THE federal government has moved to diffuse tensions over school funding by agreeing to negotiate separately with each state over what school improvements would be required to receive additional money.
Victorian Education Minister Martin Dixon said he was assured not all states would be judged in the same way and that the Commonwealth would acknowledge some had school improvement reforms already in place.
Prime Minister Julia Gillard sparked anger among Liberal premiers on Monday when she said the government accepted that the cost of reforming the school system would be about $6.5 billion, but declined to say how much the states and territories should pay.
She said there would be ''no blank cheques'' for the states, and any new funding would be contingent on principals having more autonomy, every school having a school improvement plan and teachers having annual performance assessments.
Victoria already has annual teacher performance reviews and principals have been able to select their own teachers and decide how their budgets are spent for 15 years.
Mr Dixon said he was relieved to learn at a phone hook-up of education ministers yesterday that the school improvement reforms would be negotiated on a state-by-state basis. ''I was pleased there was that recognition we are all at different points and have different goals,'' he said.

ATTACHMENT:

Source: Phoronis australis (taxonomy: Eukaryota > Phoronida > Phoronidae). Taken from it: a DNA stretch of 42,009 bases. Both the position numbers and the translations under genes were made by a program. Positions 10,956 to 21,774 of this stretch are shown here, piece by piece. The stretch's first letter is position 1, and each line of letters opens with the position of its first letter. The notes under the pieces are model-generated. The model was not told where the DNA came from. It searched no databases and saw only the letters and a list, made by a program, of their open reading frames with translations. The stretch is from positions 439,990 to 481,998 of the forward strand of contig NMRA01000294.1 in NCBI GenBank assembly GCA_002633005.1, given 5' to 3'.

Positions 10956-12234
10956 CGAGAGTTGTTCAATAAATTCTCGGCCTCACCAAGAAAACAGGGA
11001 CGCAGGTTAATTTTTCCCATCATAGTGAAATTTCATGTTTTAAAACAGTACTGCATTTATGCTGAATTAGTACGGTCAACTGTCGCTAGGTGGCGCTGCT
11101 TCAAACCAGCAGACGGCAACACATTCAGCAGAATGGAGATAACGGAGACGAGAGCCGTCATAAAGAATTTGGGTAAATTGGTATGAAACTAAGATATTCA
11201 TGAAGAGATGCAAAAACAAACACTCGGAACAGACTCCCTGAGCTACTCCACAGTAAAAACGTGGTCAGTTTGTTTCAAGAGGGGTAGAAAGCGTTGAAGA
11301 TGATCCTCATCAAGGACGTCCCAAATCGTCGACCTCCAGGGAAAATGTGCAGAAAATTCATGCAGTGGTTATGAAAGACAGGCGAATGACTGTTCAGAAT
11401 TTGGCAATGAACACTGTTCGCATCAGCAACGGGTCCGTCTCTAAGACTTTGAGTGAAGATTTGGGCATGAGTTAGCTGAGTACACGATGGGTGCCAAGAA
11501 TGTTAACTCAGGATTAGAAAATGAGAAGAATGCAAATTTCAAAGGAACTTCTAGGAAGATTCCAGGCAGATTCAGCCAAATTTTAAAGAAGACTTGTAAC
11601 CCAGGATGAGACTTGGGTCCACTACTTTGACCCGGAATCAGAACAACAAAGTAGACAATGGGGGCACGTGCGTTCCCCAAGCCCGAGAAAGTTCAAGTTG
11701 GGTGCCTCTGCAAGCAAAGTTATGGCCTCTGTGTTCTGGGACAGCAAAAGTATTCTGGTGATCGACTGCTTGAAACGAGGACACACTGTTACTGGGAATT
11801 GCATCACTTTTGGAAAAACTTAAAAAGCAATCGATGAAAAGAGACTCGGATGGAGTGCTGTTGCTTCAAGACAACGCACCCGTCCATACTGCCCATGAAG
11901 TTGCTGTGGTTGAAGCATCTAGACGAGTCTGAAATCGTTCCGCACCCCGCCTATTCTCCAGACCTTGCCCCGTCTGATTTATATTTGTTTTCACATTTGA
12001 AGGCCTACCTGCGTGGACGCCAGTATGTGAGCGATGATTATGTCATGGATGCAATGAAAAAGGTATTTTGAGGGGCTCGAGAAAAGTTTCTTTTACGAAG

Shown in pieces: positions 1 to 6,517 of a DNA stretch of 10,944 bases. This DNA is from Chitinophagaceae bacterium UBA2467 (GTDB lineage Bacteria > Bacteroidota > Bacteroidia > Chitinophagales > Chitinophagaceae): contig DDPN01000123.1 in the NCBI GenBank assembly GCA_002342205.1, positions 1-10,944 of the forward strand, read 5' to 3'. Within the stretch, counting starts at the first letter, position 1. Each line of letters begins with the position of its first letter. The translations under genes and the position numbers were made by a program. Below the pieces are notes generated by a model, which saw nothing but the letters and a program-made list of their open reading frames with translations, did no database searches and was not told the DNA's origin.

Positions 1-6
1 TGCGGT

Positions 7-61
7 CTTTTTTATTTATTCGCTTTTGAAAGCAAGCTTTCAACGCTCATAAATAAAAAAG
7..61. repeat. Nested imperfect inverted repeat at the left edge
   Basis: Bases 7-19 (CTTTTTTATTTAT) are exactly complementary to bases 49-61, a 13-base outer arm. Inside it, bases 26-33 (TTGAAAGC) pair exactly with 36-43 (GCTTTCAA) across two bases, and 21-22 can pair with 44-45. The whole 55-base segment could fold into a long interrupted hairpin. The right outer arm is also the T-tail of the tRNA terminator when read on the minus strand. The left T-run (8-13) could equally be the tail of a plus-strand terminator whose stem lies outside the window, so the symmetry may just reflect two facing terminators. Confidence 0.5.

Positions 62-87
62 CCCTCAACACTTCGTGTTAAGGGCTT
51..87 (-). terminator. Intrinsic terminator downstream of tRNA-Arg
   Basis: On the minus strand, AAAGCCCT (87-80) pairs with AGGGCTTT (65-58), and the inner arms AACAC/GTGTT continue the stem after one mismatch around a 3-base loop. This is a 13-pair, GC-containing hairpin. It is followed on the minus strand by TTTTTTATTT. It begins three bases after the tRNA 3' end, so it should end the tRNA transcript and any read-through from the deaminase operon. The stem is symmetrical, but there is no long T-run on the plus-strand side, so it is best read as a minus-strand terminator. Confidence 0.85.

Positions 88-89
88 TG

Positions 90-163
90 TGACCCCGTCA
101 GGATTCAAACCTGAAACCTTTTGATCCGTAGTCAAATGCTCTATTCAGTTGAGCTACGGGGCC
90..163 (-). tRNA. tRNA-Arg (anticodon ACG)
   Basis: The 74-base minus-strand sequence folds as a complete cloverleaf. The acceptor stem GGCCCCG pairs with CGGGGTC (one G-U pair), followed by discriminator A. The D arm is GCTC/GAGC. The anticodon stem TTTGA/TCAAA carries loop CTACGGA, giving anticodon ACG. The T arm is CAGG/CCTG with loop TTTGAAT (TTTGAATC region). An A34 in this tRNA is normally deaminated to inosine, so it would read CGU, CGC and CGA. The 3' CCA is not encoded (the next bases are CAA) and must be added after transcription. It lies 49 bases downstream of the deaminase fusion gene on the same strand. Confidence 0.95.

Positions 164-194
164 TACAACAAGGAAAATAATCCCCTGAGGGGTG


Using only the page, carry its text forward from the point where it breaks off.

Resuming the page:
''We didn't want a whole new model of teacher performance reviews, cooked up nationally with a whole lot of compromises enforced on each state and territory.''
It was the first time all education ministers have spoken for more than a month.
Mr Dixon was also pleased to learn the Commonwealth had rejected a recommendation by the Gonski review to establish an independent body to determine the level of funding for schools.
Victoria had been highly critical of the establishment of an extra layer of bureaucracy, saying school funding was a decision for state governments.
Mr Dixon said he felt the federal government had finally listened to Victoria's concerns.
''Following today's discussions I am more than prepared to move forward,'' he said.
He said there had been no discussion about what proportion of the additional $6.5 billion a year the states would be required to chip in, but discussions with each jurisdiction would start within weeks.
The government wants to introduce a new funding model for government, independent and Catholic schools that provides each with a base funding rate, with extra loadings to address underlying causes of students' disadvantage, such as low socio-economic status or Aboriginality.
The committee will try to reach agreement on how those loadings should apply, and how high they should be.
The states agreed to form a school education reform committee, chaired by Western Australian Education Minister Peter Collier, to report to the Council of Australian Governments in March. The committee will meet at least three times in the next six months.
Dianne Giblin, the chief executive officer of the Australian Council of State School Organisations yesterday urged the governments to work constructively to agree on a new funding model.
''We as a nation owe it to our kids for the states and territories to come to an agreement with the federal government.''